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My Jenkins build job compiles the code, then creates two Docker images (each a separate piece of the application) and publishes them.

Then it comes time to deploying them to on-premise Linux servers. I have a docker-compose.yaml file that supposed to get everything up and running.

My problem is, I am looking for a way to do three things:

  1. I need to place the compose file in the deployment server(s) which are not under Jenkins control, allowing perhaps some daemon to process it, as Docker images are already uploaded to Docker repo. I have root access to the deployment servers, ssh credentials are in Jenkins, and I am able to install things on the deployment servers. So, I tried to do that with scp'ing using a special service user, but it does not have permissions to create a directory (eg: /app) - I tried working around by adding that user to the root group (usermod -aG root username) - still same error.
  2. Once the compose file is in, I assume I will be able to deploy (as that same user is in docker group too) with daemon flag, but what about scenario where the app is already running, and I want to just deploy an update (essentially pull newer version of the images), and how to make sure docker will always keep the deployed stack always running, even if something crashes?
  3. If the running container(s) crashes persistently, how to avoid infinite loop, and get notified when say, it tried to restart it 5 times already?
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  • To the moderators, the response was edited and I think it is worthwhile to give a thought on reopening it. For me at least it is far from being too broad as it is stated now. It describes an exact problem big companies moving to DevOps currently have. At least you can put some comment on how to improve it. Thanks anyway – Carlos Cavero Apr 12 '19 at 20:36
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I would copy an script in order to stop and start the containers when a new image is available:

  1. Scp should work as it is described in Use ssh credentials in jenkins pipeline with ssh, scp or sftp.
  2. You should copy an script stopping (docker-compose down) and starting the containers (docker-compose up -d) together with the docker-compose file. Then the daemon must execute the script. EDIT: it seems one can use docker stack deploy -c /path/to/docker-compose.yml stack_name --with-registry-auth without needing to stop/start each time!
  3. You can use curl to check that the services are running (as a healthcheck). Retry a number of times returning error if one of the services is not available as It is explained here:

      #!/bin/bash
      url='http://website-to-test'
      attempts=5
      timeout=5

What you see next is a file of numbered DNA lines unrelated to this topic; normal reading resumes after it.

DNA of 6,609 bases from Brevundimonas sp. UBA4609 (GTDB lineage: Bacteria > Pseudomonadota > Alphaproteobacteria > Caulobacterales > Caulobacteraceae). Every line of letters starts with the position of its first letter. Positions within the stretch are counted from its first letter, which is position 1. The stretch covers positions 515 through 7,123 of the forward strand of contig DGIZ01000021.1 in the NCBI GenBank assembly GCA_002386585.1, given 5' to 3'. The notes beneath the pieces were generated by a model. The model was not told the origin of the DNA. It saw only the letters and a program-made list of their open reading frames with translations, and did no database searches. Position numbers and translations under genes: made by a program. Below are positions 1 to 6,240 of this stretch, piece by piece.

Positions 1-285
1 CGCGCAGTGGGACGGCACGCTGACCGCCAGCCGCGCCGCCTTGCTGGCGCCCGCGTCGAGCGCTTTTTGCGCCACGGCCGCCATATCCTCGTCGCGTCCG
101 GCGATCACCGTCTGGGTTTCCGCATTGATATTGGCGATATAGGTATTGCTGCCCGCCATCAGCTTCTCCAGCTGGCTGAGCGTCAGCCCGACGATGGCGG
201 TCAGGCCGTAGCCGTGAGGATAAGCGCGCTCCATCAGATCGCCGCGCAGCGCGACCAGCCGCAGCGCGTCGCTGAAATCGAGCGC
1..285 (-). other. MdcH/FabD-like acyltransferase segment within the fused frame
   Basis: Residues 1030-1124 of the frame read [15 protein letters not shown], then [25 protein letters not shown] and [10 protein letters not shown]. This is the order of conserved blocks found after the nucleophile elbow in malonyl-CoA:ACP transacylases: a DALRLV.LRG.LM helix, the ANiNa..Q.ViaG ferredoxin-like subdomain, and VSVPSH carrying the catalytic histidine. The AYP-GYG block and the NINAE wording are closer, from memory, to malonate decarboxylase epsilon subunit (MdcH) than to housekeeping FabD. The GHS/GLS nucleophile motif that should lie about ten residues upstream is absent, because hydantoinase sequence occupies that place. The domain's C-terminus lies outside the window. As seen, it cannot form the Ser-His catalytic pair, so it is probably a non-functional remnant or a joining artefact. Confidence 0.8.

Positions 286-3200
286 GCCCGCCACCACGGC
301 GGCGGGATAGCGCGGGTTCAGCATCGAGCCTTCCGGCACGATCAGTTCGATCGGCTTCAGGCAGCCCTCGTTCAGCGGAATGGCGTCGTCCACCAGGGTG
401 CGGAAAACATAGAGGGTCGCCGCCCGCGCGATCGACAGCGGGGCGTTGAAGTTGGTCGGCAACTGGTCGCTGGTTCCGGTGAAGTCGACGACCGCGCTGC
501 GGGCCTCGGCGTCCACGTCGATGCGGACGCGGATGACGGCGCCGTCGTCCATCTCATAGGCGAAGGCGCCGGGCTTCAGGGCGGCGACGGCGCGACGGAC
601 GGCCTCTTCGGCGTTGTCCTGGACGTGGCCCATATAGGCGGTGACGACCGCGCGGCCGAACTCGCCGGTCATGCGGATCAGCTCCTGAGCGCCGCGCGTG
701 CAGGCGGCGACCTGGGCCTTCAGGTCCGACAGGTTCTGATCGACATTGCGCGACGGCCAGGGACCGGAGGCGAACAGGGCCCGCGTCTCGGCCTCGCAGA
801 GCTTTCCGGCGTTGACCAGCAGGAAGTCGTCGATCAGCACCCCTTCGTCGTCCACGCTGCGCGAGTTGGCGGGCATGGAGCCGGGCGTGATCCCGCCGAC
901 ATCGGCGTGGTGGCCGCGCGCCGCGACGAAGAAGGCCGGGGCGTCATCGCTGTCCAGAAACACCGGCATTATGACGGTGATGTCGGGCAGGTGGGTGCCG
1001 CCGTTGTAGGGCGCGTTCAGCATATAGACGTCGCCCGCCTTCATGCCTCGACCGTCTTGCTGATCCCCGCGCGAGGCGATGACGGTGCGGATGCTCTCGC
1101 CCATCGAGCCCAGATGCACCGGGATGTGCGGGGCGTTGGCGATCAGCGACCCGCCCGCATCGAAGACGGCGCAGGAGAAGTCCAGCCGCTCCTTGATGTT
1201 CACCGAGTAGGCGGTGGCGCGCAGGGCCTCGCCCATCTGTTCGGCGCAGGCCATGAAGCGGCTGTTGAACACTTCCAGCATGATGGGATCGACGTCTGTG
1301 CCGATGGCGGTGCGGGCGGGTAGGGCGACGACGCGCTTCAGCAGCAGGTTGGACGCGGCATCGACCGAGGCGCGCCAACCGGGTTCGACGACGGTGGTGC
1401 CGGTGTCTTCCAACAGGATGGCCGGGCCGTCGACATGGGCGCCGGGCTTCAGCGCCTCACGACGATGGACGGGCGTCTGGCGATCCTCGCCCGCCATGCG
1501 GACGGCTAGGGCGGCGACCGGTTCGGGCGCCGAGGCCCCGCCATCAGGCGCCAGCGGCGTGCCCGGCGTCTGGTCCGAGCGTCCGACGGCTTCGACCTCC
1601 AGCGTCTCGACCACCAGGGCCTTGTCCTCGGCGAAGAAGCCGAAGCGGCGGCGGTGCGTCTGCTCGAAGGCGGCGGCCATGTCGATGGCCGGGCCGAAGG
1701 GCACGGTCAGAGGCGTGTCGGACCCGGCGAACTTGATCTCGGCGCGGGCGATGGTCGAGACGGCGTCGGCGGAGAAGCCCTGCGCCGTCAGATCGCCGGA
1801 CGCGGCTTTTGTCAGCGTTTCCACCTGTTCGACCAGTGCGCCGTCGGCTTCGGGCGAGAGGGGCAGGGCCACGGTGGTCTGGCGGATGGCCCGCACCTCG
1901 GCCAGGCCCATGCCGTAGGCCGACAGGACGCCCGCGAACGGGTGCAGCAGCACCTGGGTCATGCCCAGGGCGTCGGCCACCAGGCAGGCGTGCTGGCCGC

online=false
    
      echo "Checking status of $url."
    
      for (( i=1; i<=$attempts; i++ ))
      do
          code=`curl -sL --connect-timeout 20 --max-time 30 -w "%{http_code}\\n" "$url" -o /dev/null`
    
          echo "Found code $code for $url."
    
          if [ "$code" = "200" ]; then
              echo "Website $url is online."
              online=true
              break
         else
              echo "Website $url seems to be offline. Waiting $timeout seconds."
              sleep $timeout
         fi
     done
    
     if $online; then
       echo "Monitor finished, website is online."
       exit 0
     else
       echo "Monitor failed, website seems to be down."
       exit 1
     fi
    

UPDATE: Modify the response taking into account your restrictions

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  • Thanks, on #1 - I already have the compose script in repository. I only need to copy the modified version with the published docker image versions specified on it to the server. On #3 - I actually referred to the running container failing, not the build process. #2 I don't think will work, because I don't commit from git... I mean in the compose I have placeholder like: VERSION, and then replacing it with the built image number using sed on jenkins, then uploading to the servers.. How else would it work? – Carmageddon Apr 10 '19 at 22:12
  • Do you have the repo in GitHub so I can have a look? #1 Check the examples. You can configure your deployment servers as Jenkins slaves. Then you do not need to neither copy nor ssh the script. Jenkins can download your repo into the node and execute the docker-compose #3 yes jenkins detects if the running container fails and stops the pipeline informing about the error. – Carlos Cavero Apr 10 '19 at 22:20
  • Oh, no sorry it's internal on premise inside the company.. I am not sure I can set the servers as jenkins slaves, we are not admins, there is a whole other team managing the jenkins servers and its plugins.. Look at it simple: I got a final product in jenkins (the docker images which are published also on premise repository) - and I need the best way to deploy/update it on other non-jenkins servers. – Carmageddon Apr 10 '19 at 22:24
  • Ok I get the point. So basically you need to place the compose in the deployment server and some daemon will process it without the control of Jenkins because the images were already uploaded to the docker repo right? Do you have root permissions in the deployment server? And your credentials in Jenkins? Are you able to install things in the deployment server? Any other constraint? Please update the question with those restrictions and I will think about a possible workaround – Carlos Cavero Apr 11 '19 at 5:46
  • Yes, to all of these. I will update the question in an hour. – Carmageddon Apr 11 '19 at 12:00

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